Fairfax Shoplifting Penalties

Virginia shoplifting penalties are legally treated the same as a petit larceny offense. How harshly someone’s case will be treated depends on the jurisdiction the accused is charged. However, an experienced shoplifting attorney knows how critical it can be to begin building a defense right away in an attempt to avoid conviction.

How are Shoplifting Penalties Classified?

If the value of the object in question is less than $500, the associated Fairfax shoplifting penalties are up to a $2,500 fine and up to 12 months in jail. If the taking is $500 or more, the offense could be charged as a grand larceny.

Grand larceny and shoplifting penalties typically have a maximum penalty of up to 20 years in jail. There could be a substantially larger fine and a substantially larger amount of restitution that the person would have to pay back.

Potential Life Consequences of Misdemeanor Shoplifting

The potential consequences of being charged with a misdemeanor shoplifting offense are loss of one’s job, the person will be known in the community, and the person would have to go through the court process, which is expensive and time-consuming.

After a person is convicted of a shoplifting offense, there are some jobs that a person is not eligible for. If a person has a theft conviction, they cannot be a nurse and probably will not be able to pass their character examination or a professional bar association. An attorney can try to help those facing Fairfax shoplifting penalties fight for their rights to help them avoid related life consequences.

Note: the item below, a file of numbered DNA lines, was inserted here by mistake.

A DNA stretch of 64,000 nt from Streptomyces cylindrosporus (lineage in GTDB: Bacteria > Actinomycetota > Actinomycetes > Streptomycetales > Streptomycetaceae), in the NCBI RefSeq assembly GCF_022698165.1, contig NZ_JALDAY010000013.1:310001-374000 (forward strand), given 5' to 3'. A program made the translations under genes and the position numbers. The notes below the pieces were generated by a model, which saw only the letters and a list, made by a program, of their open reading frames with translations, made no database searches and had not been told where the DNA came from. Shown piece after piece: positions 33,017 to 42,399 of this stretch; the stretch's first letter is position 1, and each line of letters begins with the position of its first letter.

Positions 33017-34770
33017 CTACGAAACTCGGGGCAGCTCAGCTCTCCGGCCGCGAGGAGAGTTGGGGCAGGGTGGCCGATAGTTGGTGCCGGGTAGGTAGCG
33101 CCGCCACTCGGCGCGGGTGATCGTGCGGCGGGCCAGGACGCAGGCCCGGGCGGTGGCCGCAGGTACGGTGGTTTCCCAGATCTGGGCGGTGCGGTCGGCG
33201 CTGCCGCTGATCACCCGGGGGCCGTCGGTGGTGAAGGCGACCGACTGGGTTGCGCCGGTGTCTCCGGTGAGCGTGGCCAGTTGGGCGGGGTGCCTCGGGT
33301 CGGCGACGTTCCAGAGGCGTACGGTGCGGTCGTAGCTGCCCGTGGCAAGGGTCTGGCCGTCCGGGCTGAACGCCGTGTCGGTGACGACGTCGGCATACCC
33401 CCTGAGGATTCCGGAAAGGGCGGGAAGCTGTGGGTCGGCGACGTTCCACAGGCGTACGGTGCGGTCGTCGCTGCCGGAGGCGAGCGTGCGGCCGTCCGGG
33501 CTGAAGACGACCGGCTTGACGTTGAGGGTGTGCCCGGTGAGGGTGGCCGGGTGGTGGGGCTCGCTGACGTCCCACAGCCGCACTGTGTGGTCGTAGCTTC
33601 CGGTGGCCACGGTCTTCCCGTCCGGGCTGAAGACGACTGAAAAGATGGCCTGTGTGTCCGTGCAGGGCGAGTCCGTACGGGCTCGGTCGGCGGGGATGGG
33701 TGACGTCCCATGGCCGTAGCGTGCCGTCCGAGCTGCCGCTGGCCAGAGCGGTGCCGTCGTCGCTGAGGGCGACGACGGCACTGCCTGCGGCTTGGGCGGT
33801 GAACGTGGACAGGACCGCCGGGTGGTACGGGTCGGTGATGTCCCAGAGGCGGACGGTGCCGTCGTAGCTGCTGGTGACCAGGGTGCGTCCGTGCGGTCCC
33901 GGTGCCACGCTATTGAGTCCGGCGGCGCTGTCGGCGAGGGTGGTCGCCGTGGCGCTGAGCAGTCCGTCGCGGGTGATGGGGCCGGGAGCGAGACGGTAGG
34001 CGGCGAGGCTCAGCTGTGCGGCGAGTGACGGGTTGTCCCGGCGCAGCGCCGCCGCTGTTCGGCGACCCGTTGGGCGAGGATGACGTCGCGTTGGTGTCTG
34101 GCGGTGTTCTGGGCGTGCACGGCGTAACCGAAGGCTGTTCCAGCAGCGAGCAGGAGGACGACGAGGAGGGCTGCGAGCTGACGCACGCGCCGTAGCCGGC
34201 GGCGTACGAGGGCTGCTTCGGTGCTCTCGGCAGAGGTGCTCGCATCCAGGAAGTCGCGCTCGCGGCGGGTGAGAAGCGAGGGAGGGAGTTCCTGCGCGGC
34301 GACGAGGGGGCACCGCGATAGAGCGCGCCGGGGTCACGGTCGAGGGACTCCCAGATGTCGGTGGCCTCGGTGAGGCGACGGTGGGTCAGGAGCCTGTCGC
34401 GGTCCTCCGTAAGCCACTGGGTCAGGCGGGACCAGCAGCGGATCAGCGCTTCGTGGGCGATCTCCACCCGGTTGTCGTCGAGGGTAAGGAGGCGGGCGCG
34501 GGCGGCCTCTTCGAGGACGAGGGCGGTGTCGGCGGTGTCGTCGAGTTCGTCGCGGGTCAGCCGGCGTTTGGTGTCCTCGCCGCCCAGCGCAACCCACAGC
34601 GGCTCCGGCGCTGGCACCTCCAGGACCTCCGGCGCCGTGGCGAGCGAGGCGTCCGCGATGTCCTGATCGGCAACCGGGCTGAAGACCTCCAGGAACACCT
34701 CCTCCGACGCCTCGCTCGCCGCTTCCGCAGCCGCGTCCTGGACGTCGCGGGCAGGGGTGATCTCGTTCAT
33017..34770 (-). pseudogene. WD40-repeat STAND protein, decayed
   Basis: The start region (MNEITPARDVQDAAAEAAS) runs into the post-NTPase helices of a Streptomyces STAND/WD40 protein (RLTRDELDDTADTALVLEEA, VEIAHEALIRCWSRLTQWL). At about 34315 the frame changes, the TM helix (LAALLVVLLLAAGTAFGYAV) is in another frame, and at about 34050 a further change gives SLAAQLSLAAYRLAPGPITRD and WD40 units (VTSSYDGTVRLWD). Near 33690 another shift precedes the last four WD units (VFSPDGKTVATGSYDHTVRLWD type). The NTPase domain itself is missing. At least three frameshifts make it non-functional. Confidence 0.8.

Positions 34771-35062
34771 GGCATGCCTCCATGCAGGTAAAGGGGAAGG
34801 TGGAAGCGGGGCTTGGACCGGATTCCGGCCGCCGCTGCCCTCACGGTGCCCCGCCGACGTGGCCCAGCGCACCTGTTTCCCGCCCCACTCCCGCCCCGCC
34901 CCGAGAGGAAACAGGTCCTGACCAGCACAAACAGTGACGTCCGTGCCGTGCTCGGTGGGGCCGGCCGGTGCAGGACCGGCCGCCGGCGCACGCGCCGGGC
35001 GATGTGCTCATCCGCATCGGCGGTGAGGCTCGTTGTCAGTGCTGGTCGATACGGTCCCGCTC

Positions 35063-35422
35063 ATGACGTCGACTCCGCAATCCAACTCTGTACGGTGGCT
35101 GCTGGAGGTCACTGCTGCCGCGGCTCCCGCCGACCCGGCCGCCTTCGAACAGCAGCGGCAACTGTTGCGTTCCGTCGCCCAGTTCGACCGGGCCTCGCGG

Can Someone Become a Lawyer Following a Larceny Offense?

The state bars for most states will not allow a person to be admitted even if they pass the bar exam if a person has a larceny conviction, a petit larceny conviction, or a felony larceny conviction. There are certain states in which the person cannot become a lawyer if they have a larceny conviction. It depends on what the professional association is for the person’s particular area of employment.

Defining a Prosecutors Burden of Proof

Shoplifting will be considered a felony when being prosecuted. If it is the person’s third shoplifting charge or third qualifying theft charge, it will be considered a felony offense. A prosecutor must prove that someone took or concealed goods of some store or business, altered a price tag, or switched containers for business purposes in an attempt to get a different price. An individual can also be convicted if they are helping somebody else do that.

Preparing a Shoplifting Defense

Every lawyer has a different way of preparing for a case. Some prepare for a case by first reaching out to loss prevention officers and the business to try to get some video footage for that case. Video footage usually shows what the law enforcement officer remembers. Attorneys can also try to get witness statements from any people that were there and any receipts from the accused. They can also speak to loss prevention officers in an effort to decide what their testimony would be before getting to trial. If you need help avoiding Fairfax shoplifting penalties, contact an attorney as soon as possible.

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